Once the first boot is complete, the installer will attempt to set the optimal display settings. A pop-up menu will ask if you would like to accept these settings. Simply click "Yes" to continue. PC-BSD® will now play a short video. You can press Esc to skip the video and move on to the Language screen of the post-installation process.

If you instead select "No", or if for some reason the installer is unable to find the optimal display settings, you will instead see the "Display Settings" screen shown in Figure 4.1c:

Figure 4.1c: Display Settings Wizard

The settings in this screen are described in more detail in Display. If you wish to return to this display wizard at a later time, go to Control PanelDisplay.

If you change any display settings, click the "Apply" button for the settings to be tested. If anything goes wrong during testing, you will be taken back to the "Display Settings" screen so that you can try another setting. Once you are happy with the tested setting, click the "Yes" button to save the setting and to proceed.

Fast Boot

PC-BSD® uses a "fast boot" script to decrease the amount of time that it takes the system to boot to the login screen. When this script is enabled, which is the default, services are started in the background and the boot process does not wait for confirmation from each service as it starts. This is referred to as delayed mode.

The fast boot script is controlled by these lines in /etc/rc.conf:

fastboot_enable="YES" fastboot_earlyrc="/etc/rc.d/netif /etc/rc.d/moused /etc/rc.d/dhclient /etc/rc.d/pf /etc/rc.d/routing /etc/rc.d/devd /usr/local/etc/rc.d/pefs /usr/local/etc/rc.d/dbus /usr/local/etc/rc.d/hald /usr/local/etc/rc.d/gdm"
  • fastboot_enable - If set to YES, will only start the services listed in fastboot_earlyrc before showing a login prompt.
  • fastboot_earlyrc - List of service files to start before showing a login prompt. (Dependencies started automatically)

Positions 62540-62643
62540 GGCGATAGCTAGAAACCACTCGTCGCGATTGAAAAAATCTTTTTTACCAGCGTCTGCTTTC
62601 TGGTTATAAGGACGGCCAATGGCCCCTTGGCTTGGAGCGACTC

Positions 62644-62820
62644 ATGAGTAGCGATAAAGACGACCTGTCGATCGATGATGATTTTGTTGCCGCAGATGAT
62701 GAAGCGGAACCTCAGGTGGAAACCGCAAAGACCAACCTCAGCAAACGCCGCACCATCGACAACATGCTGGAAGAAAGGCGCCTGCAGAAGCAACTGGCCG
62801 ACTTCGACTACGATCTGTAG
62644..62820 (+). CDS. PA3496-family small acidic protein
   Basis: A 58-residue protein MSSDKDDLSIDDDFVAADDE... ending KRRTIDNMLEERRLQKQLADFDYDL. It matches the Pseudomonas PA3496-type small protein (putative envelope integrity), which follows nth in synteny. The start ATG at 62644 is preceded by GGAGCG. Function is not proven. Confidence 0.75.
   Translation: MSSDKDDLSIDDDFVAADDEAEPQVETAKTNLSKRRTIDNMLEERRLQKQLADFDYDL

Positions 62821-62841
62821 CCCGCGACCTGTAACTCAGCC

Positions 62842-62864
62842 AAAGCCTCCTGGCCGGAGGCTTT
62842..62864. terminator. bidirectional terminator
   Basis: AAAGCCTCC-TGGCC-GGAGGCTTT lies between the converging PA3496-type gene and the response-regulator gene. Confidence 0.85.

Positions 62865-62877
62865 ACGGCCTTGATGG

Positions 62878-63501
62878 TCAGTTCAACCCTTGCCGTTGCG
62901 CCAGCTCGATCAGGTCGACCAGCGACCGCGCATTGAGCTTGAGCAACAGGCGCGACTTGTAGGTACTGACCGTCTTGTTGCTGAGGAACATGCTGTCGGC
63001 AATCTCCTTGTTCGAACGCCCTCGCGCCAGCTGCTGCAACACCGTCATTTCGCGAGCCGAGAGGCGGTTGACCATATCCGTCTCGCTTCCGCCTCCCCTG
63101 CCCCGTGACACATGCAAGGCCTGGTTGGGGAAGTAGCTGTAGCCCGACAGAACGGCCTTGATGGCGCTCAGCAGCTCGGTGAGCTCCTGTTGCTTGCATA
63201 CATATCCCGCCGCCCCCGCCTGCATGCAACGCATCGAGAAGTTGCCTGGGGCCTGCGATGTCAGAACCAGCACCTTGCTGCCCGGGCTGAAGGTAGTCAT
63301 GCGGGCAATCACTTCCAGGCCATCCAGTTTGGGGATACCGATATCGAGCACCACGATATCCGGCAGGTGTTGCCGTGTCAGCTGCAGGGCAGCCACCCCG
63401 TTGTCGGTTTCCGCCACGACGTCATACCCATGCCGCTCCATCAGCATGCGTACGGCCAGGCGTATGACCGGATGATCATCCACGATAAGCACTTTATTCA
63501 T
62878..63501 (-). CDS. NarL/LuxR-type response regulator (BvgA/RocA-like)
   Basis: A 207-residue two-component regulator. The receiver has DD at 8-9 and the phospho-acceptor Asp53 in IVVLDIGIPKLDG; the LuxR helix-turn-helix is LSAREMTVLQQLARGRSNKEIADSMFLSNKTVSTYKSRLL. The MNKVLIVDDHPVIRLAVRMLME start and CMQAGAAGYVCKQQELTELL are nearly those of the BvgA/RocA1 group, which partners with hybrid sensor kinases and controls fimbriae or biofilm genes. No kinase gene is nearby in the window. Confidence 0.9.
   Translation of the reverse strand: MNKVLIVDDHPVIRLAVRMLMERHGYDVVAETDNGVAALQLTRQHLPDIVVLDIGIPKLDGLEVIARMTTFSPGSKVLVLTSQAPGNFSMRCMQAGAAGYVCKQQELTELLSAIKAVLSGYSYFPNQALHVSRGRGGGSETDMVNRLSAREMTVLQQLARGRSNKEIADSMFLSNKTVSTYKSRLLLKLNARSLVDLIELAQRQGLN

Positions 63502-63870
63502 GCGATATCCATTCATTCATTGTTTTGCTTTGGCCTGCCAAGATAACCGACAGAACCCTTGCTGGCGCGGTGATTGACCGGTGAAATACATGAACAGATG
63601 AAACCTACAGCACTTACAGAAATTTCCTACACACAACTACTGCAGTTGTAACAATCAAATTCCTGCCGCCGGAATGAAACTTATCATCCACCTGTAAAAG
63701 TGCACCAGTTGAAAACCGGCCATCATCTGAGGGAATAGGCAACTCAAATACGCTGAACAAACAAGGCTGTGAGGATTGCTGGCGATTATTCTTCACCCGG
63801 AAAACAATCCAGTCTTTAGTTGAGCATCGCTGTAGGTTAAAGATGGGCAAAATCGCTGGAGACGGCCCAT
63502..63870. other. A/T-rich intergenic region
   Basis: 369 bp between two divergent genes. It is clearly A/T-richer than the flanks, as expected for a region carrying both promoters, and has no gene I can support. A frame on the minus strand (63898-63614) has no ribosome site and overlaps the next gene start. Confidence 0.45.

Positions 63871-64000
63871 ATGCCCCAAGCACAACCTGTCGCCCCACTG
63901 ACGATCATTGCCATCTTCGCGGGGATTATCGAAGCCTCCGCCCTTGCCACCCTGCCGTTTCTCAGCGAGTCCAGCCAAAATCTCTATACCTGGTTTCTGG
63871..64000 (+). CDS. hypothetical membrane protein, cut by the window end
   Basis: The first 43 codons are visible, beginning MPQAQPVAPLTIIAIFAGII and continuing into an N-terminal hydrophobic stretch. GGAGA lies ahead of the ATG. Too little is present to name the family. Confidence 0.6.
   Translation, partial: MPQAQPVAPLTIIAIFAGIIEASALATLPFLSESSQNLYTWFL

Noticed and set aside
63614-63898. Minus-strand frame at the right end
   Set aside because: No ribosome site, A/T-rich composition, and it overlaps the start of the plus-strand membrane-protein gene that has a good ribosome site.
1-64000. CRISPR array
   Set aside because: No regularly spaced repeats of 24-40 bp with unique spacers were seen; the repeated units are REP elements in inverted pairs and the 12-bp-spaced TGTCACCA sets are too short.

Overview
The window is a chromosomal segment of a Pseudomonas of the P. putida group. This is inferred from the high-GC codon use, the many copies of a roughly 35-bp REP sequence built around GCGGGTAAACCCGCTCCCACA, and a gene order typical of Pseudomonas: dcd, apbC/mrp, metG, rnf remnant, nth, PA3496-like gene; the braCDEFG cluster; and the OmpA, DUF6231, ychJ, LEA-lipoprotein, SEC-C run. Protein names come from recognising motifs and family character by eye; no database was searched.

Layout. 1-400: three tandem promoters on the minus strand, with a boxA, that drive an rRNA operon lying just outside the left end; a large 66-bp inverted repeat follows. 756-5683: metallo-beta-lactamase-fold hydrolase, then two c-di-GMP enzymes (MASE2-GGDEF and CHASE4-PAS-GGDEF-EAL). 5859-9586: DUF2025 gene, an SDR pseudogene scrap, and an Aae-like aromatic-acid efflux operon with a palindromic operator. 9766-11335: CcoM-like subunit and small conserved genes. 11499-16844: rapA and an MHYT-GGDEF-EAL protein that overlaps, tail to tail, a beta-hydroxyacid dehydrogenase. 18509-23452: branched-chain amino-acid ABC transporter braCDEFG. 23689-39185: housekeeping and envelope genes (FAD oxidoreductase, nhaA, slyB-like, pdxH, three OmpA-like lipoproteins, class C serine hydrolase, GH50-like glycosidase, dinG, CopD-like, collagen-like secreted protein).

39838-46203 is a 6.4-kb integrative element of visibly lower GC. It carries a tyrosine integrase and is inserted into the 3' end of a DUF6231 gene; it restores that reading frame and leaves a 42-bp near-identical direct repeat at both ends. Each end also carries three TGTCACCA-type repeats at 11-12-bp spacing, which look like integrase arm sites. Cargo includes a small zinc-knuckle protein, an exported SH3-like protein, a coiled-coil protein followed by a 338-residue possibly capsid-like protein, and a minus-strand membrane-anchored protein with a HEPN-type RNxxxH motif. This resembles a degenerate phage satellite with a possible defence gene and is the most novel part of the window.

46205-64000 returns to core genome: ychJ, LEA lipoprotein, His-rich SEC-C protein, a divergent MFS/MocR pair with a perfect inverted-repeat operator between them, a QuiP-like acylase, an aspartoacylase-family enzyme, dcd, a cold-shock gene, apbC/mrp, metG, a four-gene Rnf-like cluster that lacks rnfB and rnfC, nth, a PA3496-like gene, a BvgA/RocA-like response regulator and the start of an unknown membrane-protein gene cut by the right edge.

• /var/log/rc_delay.log - Output of services started in the background

The logfile /var/log/rc_delay.log shows the startup messages for the services which were started in delayed mode. If this log indicates that a delayed mode service is not starting correctly, become the superuser, remove the path to that service in the fastboot_earlyrc line of /etc/rc.conf, and reboot to see if that fixes the problem.

If a faster boot time is not important to you and you prefer to watch each service as it starts at boot time, you can disable fast boot by changing the "YES" to a "NO" in the fastboot_enable line of /etc/rc.conf.

These mods are contained in /etc/rc && /etc/rc.delay.

Creating a Custom Boot Theme

If you would like to change the image in the graphical boot loader, create a PCX[2] image file. It is important that the file is saved in .pcx format as that is the only image format that the boot loader understands. Additionally, the image must be 640 x 480 pixels and 16 colors. The RGB colors that will be available in the menu text will be taken from the image's palette.

The default PC-BSD® graphical boot theme is found in /boot/themes/default/. To create your own theme, create a new directory in /boot/themes/ (e.g. mkdir /boot/themes/mytheme) and copy your PCX file to that new subdirectory.

Next, copy /boot/themes/default/theme.conf to your new subdirectory. Open the copied file and edit this line to point to the location of your PCX file:

theme_background="/boot/themes/default/bglogo.pcx"

You can change the theme's colors by editing the RGB values in this file. You can also change the font by modifying the theme_font path to point to the font to use. Finally, you can change the locations of the list of options and the actions menu. These are defined with the *_xy settings in the configuration file. The value must be two numbers which specify the X and Y coordinates in pixels, relative to the upper left corner.

To enable your theme, modify this line in /boot/loader.conf to point to the location of your theme.conf file:

beastie_theme="/boot/themes/default/theme.conf"

References


  1. http://www.freebsd.org/doc/en/books/handbook/boot-blocks.html#BOOT-LOADER
  2. http://en.wikipedia.org/wiki/PCX